Cross-Island Canal Sparks War Between Scuba Resorts

A new canal, created to shorten ride time to the Caribbean island’s scuba diving sites, has cut Blacktip Island in two geographically and culturally.

A new canal, created to shorten ride time to the Caribbean island’s scuba diving sites, has cut Blacktip Island in two geographically and culturally.

A cross-island canal dug to facilitate access to Blacktip Island’s eastern dive sites has sparked a conflict between scuba resorts over who has priority at the island’s most popular dive sites.

“It’s always been first come, first serve out there,” Sandy Bottoms Beach Resort owner Sandy Bottoms said. “It’s not our fault we’re closer to the sites and have faster boats. Digging this canal, that’s playing dirty pool.”

“We cut the canal to help everyone,” Eagle Ray Cove resort owner Rich Skerritt said. “Sandy and the other yahoos up north are free to use it. When they’re finished sucking on their sour grapes.”

Bottoms and other resort owners from Blacktip’s north refuse to back down.

“Rich wants two islands? Fine,” Club Scuba Doo owner Nelson Pilchard said. “The dive sites north of his canal are technically in our territorial waters. The southerners think they can dive up here, they have another thing coming.”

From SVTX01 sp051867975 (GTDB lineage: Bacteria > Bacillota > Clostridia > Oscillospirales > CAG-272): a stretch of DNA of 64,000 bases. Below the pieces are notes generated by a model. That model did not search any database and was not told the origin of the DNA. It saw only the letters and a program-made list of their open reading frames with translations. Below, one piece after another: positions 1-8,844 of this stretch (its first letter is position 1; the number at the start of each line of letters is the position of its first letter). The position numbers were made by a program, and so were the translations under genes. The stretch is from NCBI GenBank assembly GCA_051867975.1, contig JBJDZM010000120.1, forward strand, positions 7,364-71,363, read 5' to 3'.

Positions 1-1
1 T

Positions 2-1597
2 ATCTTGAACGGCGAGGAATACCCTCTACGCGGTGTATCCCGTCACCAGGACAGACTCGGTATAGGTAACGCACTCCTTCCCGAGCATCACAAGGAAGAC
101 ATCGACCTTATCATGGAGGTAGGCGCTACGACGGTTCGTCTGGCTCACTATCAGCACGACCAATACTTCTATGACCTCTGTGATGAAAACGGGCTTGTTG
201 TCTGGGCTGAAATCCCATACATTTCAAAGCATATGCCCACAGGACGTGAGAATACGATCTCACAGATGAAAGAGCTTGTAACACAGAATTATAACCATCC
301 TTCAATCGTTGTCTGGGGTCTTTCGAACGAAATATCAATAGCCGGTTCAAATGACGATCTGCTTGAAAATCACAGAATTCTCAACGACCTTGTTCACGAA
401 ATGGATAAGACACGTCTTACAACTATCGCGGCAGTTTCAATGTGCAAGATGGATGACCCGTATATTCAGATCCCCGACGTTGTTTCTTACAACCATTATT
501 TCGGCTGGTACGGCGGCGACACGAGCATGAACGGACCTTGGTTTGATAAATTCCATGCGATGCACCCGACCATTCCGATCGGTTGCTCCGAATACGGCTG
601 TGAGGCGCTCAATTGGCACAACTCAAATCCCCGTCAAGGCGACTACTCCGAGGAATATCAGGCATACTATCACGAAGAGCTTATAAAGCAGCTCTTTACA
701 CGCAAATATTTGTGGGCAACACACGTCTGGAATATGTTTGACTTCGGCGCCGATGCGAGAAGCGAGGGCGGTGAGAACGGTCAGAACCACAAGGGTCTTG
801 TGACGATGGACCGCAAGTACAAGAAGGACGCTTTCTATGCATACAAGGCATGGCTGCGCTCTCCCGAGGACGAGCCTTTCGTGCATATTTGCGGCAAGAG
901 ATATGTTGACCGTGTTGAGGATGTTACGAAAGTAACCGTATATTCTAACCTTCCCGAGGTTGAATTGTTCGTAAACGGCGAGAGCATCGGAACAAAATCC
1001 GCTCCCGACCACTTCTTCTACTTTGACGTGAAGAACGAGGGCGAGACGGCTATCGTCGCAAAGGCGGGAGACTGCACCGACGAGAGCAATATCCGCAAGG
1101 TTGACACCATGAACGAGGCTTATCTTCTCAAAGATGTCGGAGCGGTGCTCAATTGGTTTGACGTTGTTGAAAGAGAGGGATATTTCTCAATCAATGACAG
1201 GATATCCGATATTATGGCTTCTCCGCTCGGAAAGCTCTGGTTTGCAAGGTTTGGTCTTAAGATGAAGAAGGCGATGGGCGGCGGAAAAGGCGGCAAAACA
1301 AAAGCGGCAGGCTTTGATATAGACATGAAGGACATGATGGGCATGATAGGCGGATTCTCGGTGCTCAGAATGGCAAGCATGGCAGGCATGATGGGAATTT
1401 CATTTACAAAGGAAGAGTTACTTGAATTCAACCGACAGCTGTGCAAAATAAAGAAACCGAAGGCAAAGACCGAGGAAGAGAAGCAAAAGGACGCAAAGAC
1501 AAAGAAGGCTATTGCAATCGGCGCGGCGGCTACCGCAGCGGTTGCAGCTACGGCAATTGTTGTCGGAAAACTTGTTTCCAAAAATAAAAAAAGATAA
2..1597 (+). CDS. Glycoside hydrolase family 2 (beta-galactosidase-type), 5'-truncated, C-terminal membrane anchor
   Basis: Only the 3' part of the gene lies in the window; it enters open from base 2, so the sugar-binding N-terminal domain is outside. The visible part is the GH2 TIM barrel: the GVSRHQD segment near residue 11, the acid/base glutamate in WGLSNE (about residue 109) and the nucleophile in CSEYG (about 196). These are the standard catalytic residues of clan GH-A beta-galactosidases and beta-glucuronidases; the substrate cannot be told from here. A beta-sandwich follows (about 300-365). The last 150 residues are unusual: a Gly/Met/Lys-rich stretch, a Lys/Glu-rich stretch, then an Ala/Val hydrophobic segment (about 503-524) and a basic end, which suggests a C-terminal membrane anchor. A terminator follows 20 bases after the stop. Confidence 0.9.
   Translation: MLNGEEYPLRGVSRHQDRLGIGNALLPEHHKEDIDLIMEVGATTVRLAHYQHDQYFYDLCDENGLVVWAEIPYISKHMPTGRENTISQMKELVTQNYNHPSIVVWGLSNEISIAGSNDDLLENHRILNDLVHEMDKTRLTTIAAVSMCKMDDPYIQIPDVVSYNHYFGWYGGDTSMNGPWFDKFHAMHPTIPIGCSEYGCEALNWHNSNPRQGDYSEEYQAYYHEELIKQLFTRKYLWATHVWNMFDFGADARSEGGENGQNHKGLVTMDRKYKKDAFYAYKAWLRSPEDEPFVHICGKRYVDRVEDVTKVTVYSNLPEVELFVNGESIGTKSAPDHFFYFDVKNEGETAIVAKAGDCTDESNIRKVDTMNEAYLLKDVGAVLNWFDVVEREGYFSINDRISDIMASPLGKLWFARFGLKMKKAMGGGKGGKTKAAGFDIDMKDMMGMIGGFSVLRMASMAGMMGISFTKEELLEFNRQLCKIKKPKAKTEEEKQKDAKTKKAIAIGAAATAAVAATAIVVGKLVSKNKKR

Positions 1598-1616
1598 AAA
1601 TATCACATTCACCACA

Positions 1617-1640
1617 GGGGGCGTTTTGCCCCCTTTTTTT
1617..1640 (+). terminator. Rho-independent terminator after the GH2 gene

“Some of the Caribbean’s best wreck dives are off our north coast,” Bottoms said. “Rich brings his divers up here, the island’ll have a few more wrecks to dive.”

The split echoes a deeper divide in the small Caribbean island community.

“It’s a Pond versus Bluff thing that’s been simmering for generations,” Bottoms said. “The southerners sit up there in the breeze, looking down at us like they’re something special.”

“We have better sense than to live by those stinky bird ponds,” Skerritt said. “We give our dive guests gas masks for the boat ride when the east wind’s blowing. This canal lets us bypass the stench altogether.”

An island council meeting has been scheduled to settle the issue. However, neither side can agree on where to meet.

“I’m not setting foot up there,” Skerritt said. “It smells like bird poop. I might catch something.”

“Crossing to their so-called island acknowledges its right to exist,” Bottoms said. “We go down there, we’ll probably end up as hostages.”

Island authorities are taking steps to bridge the divide.

“We have the police launch standing by so all parties can confer mid-canal,” Island Police Constable Rafe Marquette said. “If neither side’s amenable to that, we’ll have them stand on either side of the canal and yell back and forth at each other.”

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